Press Release 069/2016

Adaptation to Climate Change in Baden-Württemberg

One Third of the Municipalities Is Actively Dealing with Adaptation to Climate Change/ More Very Hot Days Expected
Adaptation to climate change is a big challenge for cities and municipalities in Baden-Württemberg. (Photo: H. Schipper/KIT)

Hot spells, extreme rains, fine dust alarms – climate change is perceptible in the regions, also in Baden-Württemberg, the warmest region in Germany. But how do cities react to climate change? A study of KIT now analyzes what increasing precipitation and rising temperatures mean for the concrete acting of city administrations as regards construction materials, snow removal services, forestry, or staff planning. The results are published in a by brochure issued by KIT’s South German Climate Office.


Apart from known climate characteristics, such as “very hot days” with a temperature of 35°C at least and “days with strong rain”, i.e. days with a precipitation rate of 40 millimeters or more, researchers defined about 50 other parameters that may have an influence on agriculture and urban infrastructure. Among them are “ice-free days”, “days for walks” (days, on which citizens would like to go for a walk at around 25°C in dry weather), and “favorable weather conditions for ticks” (temperature of at least 8°C and a relative humidity of 70%). These parameters were coupled with concrete proposals of actions for the cities. “In case of less snow days, winter services can be reduced and snow removal vehicles are used to a smaller extent. This has to be taken into account by a city when planning the staff and purchases of salt. We calculated parameters for e.g. winter services and in this way directly coupled climate sciences with practice-oriented action options for cities,” Hans Schipper, Head of KIT’s South German Climate Office, says.


According to the study, the increasing number of very hot days is a big problem for municipalities in Baden-Württemberg. For the period from 2021 to 2050, the researchers expect up to four very hot days per year. In the reference period from 1971 to 2000, only one very hot day per year occurred on the average. Hence, when selecting greening, heat-resistant tree species should be chosen. In addition, heat-induced damage of road covers will increase and cause higher repair costs. Another problem for urban planning are strong rains that exceed the capacity of the sewers and may rapidly cause floodings. For this reason, the municipalities proposed to construct collection basins or reduce surface sealing.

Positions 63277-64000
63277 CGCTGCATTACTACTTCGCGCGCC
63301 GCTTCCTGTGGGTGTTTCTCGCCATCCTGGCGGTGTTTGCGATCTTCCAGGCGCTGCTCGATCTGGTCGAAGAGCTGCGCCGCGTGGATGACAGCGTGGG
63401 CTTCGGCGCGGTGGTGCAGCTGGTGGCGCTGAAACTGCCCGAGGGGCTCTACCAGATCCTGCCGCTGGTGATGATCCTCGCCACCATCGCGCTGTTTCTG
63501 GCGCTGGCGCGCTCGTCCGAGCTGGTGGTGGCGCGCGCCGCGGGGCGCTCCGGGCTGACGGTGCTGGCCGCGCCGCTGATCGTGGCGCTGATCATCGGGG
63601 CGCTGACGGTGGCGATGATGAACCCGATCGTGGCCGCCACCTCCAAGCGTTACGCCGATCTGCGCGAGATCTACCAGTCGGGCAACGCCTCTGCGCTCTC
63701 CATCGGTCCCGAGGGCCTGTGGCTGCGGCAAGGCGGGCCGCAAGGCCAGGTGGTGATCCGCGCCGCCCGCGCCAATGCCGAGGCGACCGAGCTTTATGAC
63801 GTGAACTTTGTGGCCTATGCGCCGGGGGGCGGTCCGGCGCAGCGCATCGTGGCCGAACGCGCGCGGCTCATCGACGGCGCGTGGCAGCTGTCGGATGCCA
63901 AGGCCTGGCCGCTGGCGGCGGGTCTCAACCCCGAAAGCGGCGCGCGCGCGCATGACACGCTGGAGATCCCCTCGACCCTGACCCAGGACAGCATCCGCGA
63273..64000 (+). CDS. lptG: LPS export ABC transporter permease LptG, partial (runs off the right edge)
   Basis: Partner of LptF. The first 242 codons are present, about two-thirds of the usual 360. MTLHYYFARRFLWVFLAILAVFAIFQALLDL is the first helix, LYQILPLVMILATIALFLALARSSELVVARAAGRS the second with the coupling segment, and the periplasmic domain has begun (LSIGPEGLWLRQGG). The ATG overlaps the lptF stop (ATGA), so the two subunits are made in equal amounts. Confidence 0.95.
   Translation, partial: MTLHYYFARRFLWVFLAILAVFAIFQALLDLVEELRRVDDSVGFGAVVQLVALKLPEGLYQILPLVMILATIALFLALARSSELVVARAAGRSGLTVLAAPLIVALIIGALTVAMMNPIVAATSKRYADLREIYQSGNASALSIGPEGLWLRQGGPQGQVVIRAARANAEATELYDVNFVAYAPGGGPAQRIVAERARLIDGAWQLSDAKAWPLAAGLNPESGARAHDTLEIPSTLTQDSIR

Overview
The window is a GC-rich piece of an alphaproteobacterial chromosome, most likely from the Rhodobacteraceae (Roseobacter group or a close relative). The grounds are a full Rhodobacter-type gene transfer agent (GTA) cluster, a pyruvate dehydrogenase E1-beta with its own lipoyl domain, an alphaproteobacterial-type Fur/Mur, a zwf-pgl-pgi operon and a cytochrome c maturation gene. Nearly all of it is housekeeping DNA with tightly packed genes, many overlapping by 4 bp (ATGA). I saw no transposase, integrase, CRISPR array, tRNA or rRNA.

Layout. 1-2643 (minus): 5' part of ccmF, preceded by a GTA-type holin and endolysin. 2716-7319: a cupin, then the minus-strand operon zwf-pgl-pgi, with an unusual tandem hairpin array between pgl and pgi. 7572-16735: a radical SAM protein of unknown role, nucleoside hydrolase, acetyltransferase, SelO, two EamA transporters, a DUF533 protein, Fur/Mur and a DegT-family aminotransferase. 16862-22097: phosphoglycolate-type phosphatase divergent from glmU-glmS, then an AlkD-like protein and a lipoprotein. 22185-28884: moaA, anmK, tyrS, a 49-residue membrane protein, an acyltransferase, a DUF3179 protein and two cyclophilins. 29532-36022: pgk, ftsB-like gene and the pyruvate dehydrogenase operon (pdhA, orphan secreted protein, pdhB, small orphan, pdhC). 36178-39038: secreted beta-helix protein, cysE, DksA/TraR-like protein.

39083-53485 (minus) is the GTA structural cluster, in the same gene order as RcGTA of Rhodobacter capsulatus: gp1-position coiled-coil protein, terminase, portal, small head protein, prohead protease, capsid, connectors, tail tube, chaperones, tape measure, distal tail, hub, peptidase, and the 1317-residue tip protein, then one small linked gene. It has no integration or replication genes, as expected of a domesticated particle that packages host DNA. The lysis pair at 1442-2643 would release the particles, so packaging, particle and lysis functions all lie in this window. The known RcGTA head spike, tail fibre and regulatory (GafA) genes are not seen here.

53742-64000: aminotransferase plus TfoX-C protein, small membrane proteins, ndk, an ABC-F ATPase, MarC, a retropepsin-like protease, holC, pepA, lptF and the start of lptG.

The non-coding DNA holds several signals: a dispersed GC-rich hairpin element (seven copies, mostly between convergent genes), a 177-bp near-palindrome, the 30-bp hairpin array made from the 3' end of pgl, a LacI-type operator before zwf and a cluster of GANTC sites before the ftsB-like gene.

Identification of close-to-practice climate parameters and their variations due to climate change only were one part of the study. Based on a questionnaire sent to cities in Baden-Württemberg and in-depth conversations with representatives of companies and cities, the present status of adaptation to climate is described.


“Adaptation to climate is a topic that is relatively new for cities,” Schipper says. “Although municipalities may be aware of it, implementation still is very slow.” Smaller municipalities in particular have financial or personnel-related reasons for their reluctance compared to a city of the size of Karlsruhe, for instance. The question of “How important is adaptation to climate change to your city?” was answered with “very important” or “quite important and important” by about 35% of the smaller municipalities. Altogether, the researchers asked 23 cities and municipalities in Baden-Württemberg for their climate adaptation strategies.


With these data, scientists can now evaluate the results of regional climate models developed by the KIT Institute of Meteorology and Climate Research. Then, statements can be derived as to how precipitation and temperature will develop in the future. “We observe a global phenomenon with regional impacts,” Hans Schipper emphasizes. “Cities and municipalities need this information to adequately react to climate change.”


The most important results of the study are summarized in the brochure “Klimawandelanpassung in Baden-Württemberg” (adaptation to climate change in Baden-Württemberg): (in German only)


More about the South German Climate Office

KIT’s South German Climate Office is the link between climate research and society and provides media, public organizations as well as decision-makers in industry and politics with scientific information on the climate and impacts of regional climate change. For this purpose, the Office uses research results and expertise of the Institute of Meteorology and Climate Research to which it belongs, of other institutes of KIT, and other institutions in Southern Germany.


More about the KIT Climate and Environment Center:


Being “The Research University in the Helmholtz Association”, KIT creates and imparts knowledge for the society and the environment. It is the objective to make significant contributions to the global challenges in the fields of energy, mobility, and information. For this, about 9,600 employees cooperate in a broad range of disciplines in natural sciences, engineering sciences, economics, and the humanities and social sciences. KIT prepares its 23,300 students for responsible tasks in society, industry, and science by offering research-based study programs. Innovation efforts at KIT build a bridge between important scientific findings and their application for the benefit of society, economic prosperity, and the preservation of our natural basis of life. KIT is one of the German universities of excellence.

sd, 03.05.2016


Monika Landgraf
Head of Corporate Communications, Chief Press Officer
Phone: +49 721 608-41150
Fax: +49 721 608-43658
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